Reforms to surrogacy law are urgent
With the right safeguards, the intended parents should be the legal parents from birth.
Word that the Law Commission is delaying its recommendations to reform the antiquated laws around surrogacy by at least six months is a cause of consternation and disappointment — not least because the government’s advisory body has not provided a reason or notice for the delay.
It cannot be overstated how outdated current laws on surrogacy are. Written nearly 40 years ago, they are barely fit for a modern society.
The laws come from a different era, when surrogacy was extremely rare, reproductive medicine was still in its infancy, homophobia was alarmingly commonplace and there was no legal recognition for same-sex couples.
Today, science and social attitudes towards surrogacy have advanced immeasurably and the practice has become increasingly common. In the nearly ten years since the passage of the same-sex marriage legislation, surrogacy rates have quadrupled.
But the law is a quagmire to navigate. A parental order — the transfer of legal parentage from the surrogate to the intended parents — cannot be granted until at least six weeks after the birth of a baby. More often it takes many months and several court hearings, at no small financial and emotional cost.
During this process, legal parentage remains with the surrogate mother — and even her husband, if she is married — who may not be involved in the child’s life at all. This can cause enormous practical problems due to the inability of the intended parents to consent to medical treatment or make other important decisions relating to the child.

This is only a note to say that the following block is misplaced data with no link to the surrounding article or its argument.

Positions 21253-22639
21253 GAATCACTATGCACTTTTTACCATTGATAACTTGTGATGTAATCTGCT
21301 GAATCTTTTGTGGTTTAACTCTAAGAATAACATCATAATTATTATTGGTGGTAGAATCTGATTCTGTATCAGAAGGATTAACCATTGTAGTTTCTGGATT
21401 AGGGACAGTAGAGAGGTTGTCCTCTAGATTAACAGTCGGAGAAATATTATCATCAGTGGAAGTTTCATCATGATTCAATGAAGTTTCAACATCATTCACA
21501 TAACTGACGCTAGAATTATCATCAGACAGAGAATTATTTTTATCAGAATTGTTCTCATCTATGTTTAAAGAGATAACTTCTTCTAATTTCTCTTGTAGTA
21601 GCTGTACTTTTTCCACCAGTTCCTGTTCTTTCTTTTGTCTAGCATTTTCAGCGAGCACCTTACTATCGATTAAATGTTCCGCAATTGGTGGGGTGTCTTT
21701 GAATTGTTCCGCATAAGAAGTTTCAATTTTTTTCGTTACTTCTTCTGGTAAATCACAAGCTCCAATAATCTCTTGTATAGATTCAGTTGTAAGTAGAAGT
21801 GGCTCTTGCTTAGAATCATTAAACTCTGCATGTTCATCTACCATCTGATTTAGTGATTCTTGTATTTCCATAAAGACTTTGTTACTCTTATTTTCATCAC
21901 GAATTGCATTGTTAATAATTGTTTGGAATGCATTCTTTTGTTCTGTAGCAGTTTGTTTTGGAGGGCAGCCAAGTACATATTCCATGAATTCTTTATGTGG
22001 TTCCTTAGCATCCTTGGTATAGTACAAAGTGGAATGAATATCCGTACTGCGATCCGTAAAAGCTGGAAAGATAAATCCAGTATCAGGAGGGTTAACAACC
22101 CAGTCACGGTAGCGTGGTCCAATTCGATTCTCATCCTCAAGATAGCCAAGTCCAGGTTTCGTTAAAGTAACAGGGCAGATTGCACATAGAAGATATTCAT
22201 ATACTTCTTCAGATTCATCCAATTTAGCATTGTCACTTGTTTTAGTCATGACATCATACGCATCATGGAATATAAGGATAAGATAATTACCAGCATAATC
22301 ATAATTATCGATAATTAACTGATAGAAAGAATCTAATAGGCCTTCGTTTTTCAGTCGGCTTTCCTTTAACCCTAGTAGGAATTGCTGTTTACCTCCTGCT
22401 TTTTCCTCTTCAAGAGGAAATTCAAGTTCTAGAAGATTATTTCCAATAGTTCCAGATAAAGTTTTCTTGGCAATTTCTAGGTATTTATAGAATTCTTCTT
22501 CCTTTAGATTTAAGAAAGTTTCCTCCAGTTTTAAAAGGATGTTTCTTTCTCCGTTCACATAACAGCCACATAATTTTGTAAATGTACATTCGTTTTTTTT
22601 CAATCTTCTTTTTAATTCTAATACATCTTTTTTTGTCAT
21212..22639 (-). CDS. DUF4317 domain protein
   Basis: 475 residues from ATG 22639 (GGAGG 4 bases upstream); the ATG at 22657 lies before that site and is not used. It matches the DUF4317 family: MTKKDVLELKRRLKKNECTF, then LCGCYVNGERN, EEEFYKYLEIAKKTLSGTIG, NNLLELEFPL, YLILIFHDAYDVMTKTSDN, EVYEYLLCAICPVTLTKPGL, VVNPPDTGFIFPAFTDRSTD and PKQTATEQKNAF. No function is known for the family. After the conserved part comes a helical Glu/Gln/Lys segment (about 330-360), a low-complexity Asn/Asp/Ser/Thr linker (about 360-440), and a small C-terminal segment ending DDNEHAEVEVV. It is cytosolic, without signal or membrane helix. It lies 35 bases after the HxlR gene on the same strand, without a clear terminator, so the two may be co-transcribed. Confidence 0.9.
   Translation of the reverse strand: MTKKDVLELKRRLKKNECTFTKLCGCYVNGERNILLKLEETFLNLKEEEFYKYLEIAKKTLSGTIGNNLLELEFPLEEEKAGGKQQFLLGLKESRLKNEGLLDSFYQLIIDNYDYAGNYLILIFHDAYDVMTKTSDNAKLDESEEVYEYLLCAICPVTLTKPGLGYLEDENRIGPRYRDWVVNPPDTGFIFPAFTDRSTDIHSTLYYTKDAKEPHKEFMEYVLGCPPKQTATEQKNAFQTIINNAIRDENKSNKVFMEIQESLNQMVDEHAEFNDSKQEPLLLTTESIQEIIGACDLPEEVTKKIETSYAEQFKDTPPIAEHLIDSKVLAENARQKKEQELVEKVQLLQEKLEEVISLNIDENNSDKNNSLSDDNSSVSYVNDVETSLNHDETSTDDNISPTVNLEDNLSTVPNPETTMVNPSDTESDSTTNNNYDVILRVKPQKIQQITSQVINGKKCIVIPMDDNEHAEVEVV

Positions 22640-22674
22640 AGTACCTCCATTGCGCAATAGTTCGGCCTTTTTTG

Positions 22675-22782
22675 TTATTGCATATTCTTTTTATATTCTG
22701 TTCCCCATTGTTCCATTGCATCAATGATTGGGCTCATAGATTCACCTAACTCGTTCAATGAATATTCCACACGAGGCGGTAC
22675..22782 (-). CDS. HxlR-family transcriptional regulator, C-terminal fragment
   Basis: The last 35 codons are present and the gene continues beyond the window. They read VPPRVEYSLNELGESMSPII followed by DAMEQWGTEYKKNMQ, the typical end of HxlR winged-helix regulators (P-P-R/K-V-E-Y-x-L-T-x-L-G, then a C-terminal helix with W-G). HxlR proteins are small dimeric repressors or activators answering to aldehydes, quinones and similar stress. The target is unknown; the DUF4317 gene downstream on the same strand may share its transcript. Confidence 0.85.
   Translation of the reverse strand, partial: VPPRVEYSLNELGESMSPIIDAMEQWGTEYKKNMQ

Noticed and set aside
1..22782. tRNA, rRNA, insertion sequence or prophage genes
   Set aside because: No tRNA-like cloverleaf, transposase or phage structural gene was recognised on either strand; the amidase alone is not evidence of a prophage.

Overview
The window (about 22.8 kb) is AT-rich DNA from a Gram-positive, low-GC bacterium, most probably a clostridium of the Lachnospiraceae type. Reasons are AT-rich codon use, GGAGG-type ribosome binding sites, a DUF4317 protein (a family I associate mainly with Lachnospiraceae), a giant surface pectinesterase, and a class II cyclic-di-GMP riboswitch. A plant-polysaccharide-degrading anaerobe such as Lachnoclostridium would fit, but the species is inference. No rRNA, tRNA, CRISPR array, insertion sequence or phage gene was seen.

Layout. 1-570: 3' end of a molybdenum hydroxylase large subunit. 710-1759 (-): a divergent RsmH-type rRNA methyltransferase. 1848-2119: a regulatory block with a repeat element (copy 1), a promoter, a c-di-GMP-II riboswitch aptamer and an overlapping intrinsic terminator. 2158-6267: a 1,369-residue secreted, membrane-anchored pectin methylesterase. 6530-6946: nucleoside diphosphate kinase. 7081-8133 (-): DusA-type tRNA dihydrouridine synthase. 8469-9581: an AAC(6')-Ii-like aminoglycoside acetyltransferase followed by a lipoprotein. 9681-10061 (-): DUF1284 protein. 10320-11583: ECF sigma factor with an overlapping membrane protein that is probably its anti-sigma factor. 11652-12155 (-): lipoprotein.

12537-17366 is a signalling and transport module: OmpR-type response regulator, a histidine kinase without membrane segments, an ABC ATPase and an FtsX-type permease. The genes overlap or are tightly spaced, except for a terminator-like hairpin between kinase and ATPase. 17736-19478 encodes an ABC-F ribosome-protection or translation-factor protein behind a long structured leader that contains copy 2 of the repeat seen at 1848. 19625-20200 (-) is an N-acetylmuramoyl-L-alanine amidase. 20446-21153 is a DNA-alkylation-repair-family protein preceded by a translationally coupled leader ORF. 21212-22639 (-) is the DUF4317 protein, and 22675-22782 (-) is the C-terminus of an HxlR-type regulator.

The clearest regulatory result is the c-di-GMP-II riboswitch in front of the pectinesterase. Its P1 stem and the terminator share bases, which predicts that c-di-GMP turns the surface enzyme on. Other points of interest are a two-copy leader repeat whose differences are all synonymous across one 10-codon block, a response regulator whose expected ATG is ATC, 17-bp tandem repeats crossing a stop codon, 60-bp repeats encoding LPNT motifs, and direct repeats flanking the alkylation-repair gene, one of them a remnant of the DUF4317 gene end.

Such is the morass of the current system that many intended parents look abroad for treatment. This is a situation that any reformed legislation should seek to discourage, given the potential for abuse and the challenges in bringing a child back to the UK, which can mean leaving babies overseas for months while waiting for their travel documents.
Yet there is hope. Proposals currently being considered by the commission include mechanisms to streamline this process, providing a pathway to parenthood with pre-conception safeguards to protect the interests of all those involved in a surrogacy arrangement. A key proposal is that the intended parents are the legal parents of the child from birth, subject to the surrogate’s right to object during a defined period.
There is debate as to whether the proposals go far enough, but the consensus among specialists is that these are much needed steps in the right direction. That is why the unexplained delay is such a blow. It passes up an opportunity to make meaningful improvements to the lives of all involved and leaves many vulnerable in the meantime.
This article first appeared in The Times in October 2022.